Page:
Feedline Effects

Feedline Effects Example

A feedline can effect the pattern and feedpoint impedance of a antenna (even if a balun is used). The next problem, which is typical of many Ham Radio antenna installations, and the following J-pole problem, will both be used to illustrate the effect of feedlines.

Notice that the feedline is at a skew angle to the dipole. The model will be made based on a frequency of 10.15 MHz and Poor ground. The feedline will be grounded at the bottom end to conform to a grounded transmitter.

It is necessary to make a model for each case that it is desired to investigate. The first model will be the bare dipole with no feedline.

The x,y,z coordinates are inclosed in parenthesis "( )" and the node number in brackets "[ ]". In this example we haven't been fussy about modeling the center droop so the dipole is just straight.

The next two models will add the feedline to the problem. When considering the effects of feedlines it should pointed out that it is often not appreciated that a coax cable is really three conductors at RF.
The three are:

1. the outside surface of the inner conductor,
2. the inside surface of the outer conductor,
3. the outside surface of the outer conductor.

The outer conductor of the coax is just as much a "wire" as any other wire in the system. It is not necessary, however, to model the inner conductor and the inner surface of the outer conductor. So the coax is just modeled as another wire.

The next model will be a coax feedline that has its outer conductor directly connected to the dipole (i.e. no balun). This is done, as suggested above, by just adding another wire. Since the feedline is going to be grounded at the lower end representing the grounding of the transmitter, the first node has to be the grounded point; this requires renumbering the nodes as shown.

Once again this is just an example; no pains have been taken to make the geometry conform to any particular arrangement.

The last arrangement is a simulation of a feedline connected to the dipole with a perfect balun. The perfect balun is simulated by breaking the connection between the feedline and the dipole. This is done by removing the connection between node 3 and node 6.

The input file corresponding to this set of test cases is:

```C    Dipole With Feedline Example
C    To show effects of Feedline Current
C
C    First - model bare dipole
C
GROUND(POOR)
GXYZ
-7	7	7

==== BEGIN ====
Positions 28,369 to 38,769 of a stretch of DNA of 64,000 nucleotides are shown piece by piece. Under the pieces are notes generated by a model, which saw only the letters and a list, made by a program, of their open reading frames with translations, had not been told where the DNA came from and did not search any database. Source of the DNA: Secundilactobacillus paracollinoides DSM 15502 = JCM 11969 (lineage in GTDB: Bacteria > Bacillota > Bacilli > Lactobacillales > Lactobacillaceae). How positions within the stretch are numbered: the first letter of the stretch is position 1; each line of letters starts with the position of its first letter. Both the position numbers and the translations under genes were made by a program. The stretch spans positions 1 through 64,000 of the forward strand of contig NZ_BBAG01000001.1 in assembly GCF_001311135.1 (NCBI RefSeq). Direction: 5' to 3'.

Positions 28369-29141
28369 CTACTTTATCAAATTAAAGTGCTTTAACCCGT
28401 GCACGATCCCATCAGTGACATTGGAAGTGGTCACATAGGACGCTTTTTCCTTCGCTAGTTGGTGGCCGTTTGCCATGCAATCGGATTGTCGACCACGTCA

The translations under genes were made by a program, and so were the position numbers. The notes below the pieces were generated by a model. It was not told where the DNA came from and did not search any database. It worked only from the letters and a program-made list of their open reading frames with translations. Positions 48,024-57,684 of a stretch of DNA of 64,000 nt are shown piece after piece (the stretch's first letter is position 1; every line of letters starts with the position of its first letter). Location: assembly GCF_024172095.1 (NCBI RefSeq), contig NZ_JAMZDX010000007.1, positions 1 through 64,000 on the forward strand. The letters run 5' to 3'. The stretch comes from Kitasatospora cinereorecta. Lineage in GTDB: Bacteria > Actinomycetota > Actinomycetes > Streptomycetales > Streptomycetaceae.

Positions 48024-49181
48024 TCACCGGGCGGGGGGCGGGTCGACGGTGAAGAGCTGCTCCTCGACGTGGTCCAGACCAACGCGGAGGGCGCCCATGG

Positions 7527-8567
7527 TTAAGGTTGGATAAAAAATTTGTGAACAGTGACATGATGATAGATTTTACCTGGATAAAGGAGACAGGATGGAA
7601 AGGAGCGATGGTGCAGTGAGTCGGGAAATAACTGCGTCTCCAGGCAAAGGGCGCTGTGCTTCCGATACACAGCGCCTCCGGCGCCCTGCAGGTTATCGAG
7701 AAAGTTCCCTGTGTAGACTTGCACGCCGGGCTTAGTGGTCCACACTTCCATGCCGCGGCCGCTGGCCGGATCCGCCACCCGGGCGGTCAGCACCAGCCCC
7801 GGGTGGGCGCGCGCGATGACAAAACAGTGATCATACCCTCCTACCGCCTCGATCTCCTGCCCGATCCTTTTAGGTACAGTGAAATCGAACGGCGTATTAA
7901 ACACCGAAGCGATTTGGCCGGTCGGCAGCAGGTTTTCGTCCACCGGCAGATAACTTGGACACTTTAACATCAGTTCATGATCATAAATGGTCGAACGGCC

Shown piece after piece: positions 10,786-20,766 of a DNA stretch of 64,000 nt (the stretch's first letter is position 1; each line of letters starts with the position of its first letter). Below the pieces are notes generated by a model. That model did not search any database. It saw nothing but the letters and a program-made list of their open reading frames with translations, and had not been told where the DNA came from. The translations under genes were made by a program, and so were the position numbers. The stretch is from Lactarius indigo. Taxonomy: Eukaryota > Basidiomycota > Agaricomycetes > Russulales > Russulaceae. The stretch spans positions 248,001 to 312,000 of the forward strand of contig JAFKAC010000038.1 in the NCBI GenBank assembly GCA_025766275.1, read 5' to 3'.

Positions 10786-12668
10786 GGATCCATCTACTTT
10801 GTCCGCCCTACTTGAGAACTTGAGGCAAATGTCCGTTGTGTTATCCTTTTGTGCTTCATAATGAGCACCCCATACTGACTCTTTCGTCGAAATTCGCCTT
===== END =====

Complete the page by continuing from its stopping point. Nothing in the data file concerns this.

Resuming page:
-3.5	7	7
0	7	7
3.5	7	7
7	7	7
XXXX
DNODE
1 2
2 3
3 4
4 5
XXXX
FEED(3)
FREQ(10.15)
OUTPUT(FARF=0,0,-90,90)
CHANGE
OUTPUT(FARF=90,90,-90,90)
END
C    Dipole With Feedline Example
C    To show effects of Feedline Current
C
C    FEEDLINE CONNECTED TO DIPOLE
C      FEEDLINE IS GROUNDED AT LOWER END
C    Note use of GENERATOR rather than FEED
C
GROUND(POOR)
GXYZ
-3.5	0	0	/ Lower end of feedline (grounded)
-1.75	3.5	3.5
-0.5	6.0	6.0	/ top end of feedline
-7	7	7    / start of dipole
-3.5	7	7
0	7	7
3.5	7	7
7	7	7
XXXX
DNODE
1 2  / lower end of feedline
2 3  / upper end of feedline
4 5   / start of dipole
5 6   /       *
6 7   /       *
7 8   / end of dipole
3 6  / connection between feedline and dipole
XXXX
GENE(4)
FREQ(10.15)
OUTPUT(FARF=0,0,-90,90)
CHANGE
OUTPUT(FARF=90,90,-90,90)
END
C    Dipole With Feedline Example
C    To show effects of Feedline Current
C
C    FEEDLINE Isolated from DIPOLE
C      FEEDLINE IS GROUNDED AT LOWER END
C
C
GROUND(POOR)
GXYZ
-3.5	0	0	/ Lower end of feedline (grounded)
-1.75	3.5	3.5
-0.5	6.0	6.0	/ top end of feedline
-7	7	7    / start of dipole
-3.5	7	7
0	7	7
3.5	7	7
7	7	7
XXXX
DNODE
1 2  / lower end of feedline
2 3  / upper end of feedline
4 5   / start of dipole
5 6   /       *
6 7   /       *
7 8   / end of dipole
XXXX
FEED(6)
FREQ(10.15)
OUTPUT(FARF=0,0,-90,90)
CHANGE
OUTPUT(FARF=90,90,-90,90)
STOP

```

Results for the main polarized signal components.

The following plots show the subtle effect on the main polarization component. Note that the power scale is linear (not dB).
(In order to process these plots to be placed on this webpage, the data from the ASAP output file was cut and pasted into a spreadsheet and formatted, then copied into MathCad. MathCad was used to create the polar plot which was then copied as a picture into Powerpoint for "image enhancement". A bitmap of the screen was then saved and converted to a GIF file.)

As can be seen, presence of a feedline doesn't effect the main polarized pattern too much in this example. A small cross polarized component (not shown) is introduced by the feedline. The main effect is with the feedpoint impedances.

Effect of Dipole Feedline of Feedpoint Impedance
CaseFeedpoint Impedance
No Feedline72.1946000 + J -29.9455100
Feedline Connected125.3717000 + J -60.0663800
Ideal Balun69.4263200 + J -29.6776600

The obvious conclusion is that the feedline can have a significant effect on the input impedance of an antenna even if the pattern is not significantly distorted. Notice that there is some effect even using the ideal balun. Routing the feedline at right angles to the dipole would minimize the interaction in that case.

See J-Pole, Using Preprocessors where the J-pole antenna will be used as an example of both a case where the presence of a feedline does make a significant pattern difference as well as an example of how a simple geometry processor might be used.

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